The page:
In You Can’t do That, he describes the ways in which individuals and society focus hard on what he “can’t” do:
The instant negativity attached to disability is raised to a higher level when serious, life threatening illness is at issue. Cancer is bad. All illness is bad. Terminal illness is the worst–a tragedy. Terminal illness is the worst because our very existence is threatened. For some, the response to mortality is primal fear. Fear I get. I have felt primal fear and have had life threatening illnesses. I have almost died more than once. Primal fear however can be overcome with reason.
Read the rest here.
In The Disability Experience, he discusses the weirdnesses – from the annoying to the scary – in being a disabled person in this culture:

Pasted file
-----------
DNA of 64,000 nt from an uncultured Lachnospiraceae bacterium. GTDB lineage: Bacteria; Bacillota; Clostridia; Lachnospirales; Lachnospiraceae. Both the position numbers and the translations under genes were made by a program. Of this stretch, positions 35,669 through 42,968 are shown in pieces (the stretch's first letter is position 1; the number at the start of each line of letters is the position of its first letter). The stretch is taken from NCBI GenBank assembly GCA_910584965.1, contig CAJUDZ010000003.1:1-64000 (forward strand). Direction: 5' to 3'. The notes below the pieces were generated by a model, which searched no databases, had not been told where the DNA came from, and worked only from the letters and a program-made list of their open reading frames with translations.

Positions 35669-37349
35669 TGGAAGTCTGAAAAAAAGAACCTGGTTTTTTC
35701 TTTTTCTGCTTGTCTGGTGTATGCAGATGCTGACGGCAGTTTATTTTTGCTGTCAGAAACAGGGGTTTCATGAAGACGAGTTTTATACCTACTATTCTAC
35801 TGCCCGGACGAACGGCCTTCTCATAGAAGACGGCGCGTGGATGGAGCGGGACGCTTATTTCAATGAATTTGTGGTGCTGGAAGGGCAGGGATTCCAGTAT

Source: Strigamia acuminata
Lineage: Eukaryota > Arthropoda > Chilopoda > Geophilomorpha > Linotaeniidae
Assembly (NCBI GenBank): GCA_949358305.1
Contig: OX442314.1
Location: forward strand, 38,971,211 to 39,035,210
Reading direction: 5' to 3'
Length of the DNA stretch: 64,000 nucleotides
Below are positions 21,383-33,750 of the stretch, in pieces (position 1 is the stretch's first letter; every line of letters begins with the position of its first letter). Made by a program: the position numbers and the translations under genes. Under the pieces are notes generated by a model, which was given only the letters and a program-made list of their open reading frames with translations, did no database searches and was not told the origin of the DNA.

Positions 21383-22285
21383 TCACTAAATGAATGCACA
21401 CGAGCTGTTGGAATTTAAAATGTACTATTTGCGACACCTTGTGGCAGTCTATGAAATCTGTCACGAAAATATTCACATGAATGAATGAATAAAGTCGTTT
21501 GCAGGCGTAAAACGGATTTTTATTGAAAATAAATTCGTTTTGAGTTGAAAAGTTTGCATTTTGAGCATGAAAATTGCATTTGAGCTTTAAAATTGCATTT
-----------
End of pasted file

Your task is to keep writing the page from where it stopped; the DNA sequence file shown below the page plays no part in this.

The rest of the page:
It saddens me that the input of people with a disability is so often ignored or dismissed out of hand. When I assert that assisted suicide legislation represents a serious risk to people with a disability, the elderly, and terminally ill I am accused as having an agenda. Sorry but no. I have no agenda. I have an educated opinion based on a detailed knowledge of disability history that should be part of the discussion about assisted suicide legislation. I also grew up on various neurological wards as a child and learned a few things about how hospitals operate. I had a physician offer to end my suffering by foregoing life saving antibiotics. Like many others with a disability, I have something important others need to hear. Don’t talk to me about safe guards built in to assisted suicide legislation. Don’t talk to me about dignity. Don’t talk to me about autonomy.
Read the rest of it here.